In a recent post, I discussed the importance of your service agreements. This post we will look at how well we respond either to breaks in service or a user needing something from IT. The response to these of course needs to be measured against your service level agreements. The COBIT 5 Service Request and Incident Process has as its objective the timely and effective response to user requests and incident resolution. This means restoring normal service, fulfilling user requests, and escalating and resolving incidents effectively. This includes recording what happened so that improvement can take place the next time.
A key element differentiating COBIT 5 from ITIL Version 3.0 is the notion that response should be timely and effective. This is strengthened when you consider the process goal—it is to “achieve increased productivity and minimize disruptions through quick resolution of user queries and incidents.” Think about this: The request and incident process is not about establishing process—it is about efficiency and effectiveness of IT delivery. And as you probably know by now for IT management, the most effective organizations simply cost less.
Goals for request and incidents
To improve here, COBIT 5 suggests IT organizations measure themselves against three process improvement goals. Let’s explore each along with their recommended metrics to get a better idea of the impact of this process as a whole.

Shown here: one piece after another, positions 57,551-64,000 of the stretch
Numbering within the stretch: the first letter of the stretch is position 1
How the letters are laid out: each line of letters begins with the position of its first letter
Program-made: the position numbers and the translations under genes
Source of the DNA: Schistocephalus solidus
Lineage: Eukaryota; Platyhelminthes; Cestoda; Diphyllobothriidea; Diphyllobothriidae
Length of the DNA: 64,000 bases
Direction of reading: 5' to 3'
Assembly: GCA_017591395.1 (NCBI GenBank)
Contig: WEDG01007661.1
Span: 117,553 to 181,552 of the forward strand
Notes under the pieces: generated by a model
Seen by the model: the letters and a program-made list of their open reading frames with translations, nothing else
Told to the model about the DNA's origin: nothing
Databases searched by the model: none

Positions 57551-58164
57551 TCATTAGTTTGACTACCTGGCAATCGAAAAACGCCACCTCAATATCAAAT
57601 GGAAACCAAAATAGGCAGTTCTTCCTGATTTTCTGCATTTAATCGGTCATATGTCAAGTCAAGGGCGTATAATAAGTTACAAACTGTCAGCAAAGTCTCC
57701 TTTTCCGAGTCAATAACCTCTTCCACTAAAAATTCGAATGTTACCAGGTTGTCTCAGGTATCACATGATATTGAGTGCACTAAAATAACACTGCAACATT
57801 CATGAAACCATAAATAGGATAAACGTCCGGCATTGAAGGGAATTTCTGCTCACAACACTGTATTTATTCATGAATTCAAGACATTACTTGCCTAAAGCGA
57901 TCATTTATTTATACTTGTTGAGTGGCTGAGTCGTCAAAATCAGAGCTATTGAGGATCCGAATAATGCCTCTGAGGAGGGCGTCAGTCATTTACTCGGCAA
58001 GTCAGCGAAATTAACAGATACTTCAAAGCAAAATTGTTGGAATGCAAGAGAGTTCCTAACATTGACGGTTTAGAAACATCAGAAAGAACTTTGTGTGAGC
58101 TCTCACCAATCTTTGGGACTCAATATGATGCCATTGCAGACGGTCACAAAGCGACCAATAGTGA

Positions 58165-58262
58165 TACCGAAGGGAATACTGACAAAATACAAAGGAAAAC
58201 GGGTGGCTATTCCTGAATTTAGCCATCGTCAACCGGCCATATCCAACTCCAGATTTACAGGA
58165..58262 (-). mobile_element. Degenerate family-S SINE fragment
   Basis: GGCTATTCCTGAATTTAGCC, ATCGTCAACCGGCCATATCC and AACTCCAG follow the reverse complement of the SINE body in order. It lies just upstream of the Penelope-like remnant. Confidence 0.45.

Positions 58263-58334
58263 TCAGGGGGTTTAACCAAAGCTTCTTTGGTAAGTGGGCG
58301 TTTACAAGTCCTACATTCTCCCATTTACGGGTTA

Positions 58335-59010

1. IT-related services are available to use. This says as directly as possible that the measurement of incident and request are against a service. Two metrics are used to measure success against this goal: number and percent of incidents causing disruptions to business-critical processes, and the mean time between incidents according to IT-enabled services. These two metrics put the focus on service and most importantly, on reducing the incidents that matter and lengthening the time between the next incident.
2. Incidents are resolved according to agreed on service levels. This goal ties back to my previous post on service agreements by looking at the timeliness of IT’s response when things break. For this goal, one metric is recommended: percent of incidents resolved within an agreed-on/acceptable period of time. Obviously, the agreed on period of time referenced here is the service agreement itself—how well do you respond to the fix-it side of SLAs? This is an area where getting better really does matter.
3. Service requests are dealt with according to agreed-on service levels and to the satisfaction of users. Want to fix you image with the business—invest time and effort here. HP IT put support people in the lobby of our offices for several weeks and everyone moved to loving IT. Two metrics are recommended to manage this process goal: level of user satisfaction with service request fulfillment and the mean elapsed time for handling each type of service request. These metrics simply put give you fact and perception.
So where should you start?
As always, my suggestion is that you start where the most immediate value can be driven. But if it were up to just me, I would start with goal area No. 3: service requests. If you want people feeling like the McDonald’s slogan—“I’m lovin’ it” —fix this. What do you think? What would be first on your list? I would love to hear back from you.
Blog post: Making COBIT 5 part of your IT strategy
Solution page: IT Performance Management